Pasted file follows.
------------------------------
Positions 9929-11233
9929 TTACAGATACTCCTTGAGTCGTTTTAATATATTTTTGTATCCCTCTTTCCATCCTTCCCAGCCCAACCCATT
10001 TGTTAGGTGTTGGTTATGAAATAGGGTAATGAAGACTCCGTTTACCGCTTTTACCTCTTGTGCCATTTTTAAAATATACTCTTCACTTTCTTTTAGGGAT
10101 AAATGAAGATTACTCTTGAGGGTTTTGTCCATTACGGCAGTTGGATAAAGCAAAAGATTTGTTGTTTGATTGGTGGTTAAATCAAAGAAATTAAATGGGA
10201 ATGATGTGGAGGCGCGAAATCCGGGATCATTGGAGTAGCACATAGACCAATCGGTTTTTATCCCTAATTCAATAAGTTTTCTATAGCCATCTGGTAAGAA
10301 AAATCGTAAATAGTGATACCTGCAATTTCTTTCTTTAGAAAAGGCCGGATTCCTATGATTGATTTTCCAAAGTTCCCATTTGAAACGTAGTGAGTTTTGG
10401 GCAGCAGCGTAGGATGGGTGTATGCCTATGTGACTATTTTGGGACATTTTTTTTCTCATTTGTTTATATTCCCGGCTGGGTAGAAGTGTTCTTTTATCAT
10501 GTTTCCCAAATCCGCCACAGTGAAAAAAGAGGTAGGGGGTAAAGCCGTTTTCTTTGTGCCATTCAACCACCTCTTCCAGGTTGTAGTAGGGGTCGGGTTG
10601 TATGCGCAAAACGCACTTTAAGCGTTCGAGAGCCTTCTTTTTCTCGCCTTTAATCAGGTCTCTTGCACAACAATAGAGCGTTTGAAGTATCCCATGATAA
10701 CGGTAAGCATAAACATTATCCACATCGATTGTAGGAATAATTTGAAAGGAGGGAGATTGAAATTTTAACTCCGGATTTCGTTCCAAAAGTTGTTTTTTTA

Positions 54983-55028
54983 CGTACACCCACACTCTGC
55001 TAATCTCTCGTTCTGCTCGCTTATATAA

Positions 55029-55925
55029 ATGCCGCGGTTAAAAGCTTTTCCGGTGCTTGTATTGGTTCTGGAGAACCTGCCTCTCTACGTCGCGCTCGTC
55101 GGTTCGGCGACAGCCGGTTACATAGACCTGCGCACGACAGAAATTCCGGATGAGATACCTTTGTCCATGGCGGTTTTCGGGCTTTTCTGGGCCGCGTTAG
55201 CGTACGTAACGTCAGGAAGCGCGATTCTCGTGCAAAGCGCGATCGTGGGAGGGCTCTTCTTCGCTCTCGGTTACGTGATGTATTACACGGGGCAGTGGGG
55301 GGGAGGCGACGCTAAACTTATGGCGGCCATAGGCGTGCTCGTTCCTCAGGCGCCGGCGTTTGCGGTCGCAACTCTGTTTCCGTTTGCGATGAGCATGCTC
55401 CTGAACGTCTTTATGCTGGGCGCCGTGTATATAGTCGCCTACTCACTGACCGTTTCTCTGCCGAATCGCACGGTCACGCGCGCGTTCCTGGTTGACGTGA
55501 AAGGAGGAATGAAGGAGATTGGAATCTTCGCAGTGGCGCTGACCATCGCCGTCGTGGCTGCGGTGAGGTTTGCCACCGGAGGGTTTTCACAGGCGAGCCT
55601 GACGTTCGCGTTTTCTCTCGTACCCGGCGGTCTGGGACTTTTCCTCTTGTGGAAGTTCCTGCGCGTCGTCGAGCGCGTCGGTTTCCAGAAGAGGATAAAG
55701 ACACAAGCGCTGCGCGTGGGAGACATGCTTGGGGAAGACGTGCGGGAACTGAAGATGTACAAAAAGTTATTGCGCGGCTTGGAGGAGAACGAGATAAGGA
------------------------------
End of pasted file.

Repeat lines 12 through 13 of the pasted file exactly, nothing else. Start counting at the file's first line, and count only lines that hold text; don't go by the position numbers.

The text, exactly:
54983 CGTACACCCACACTCTGC
55001 TAATCTCTCGTTCTGCTCGCTTATATAA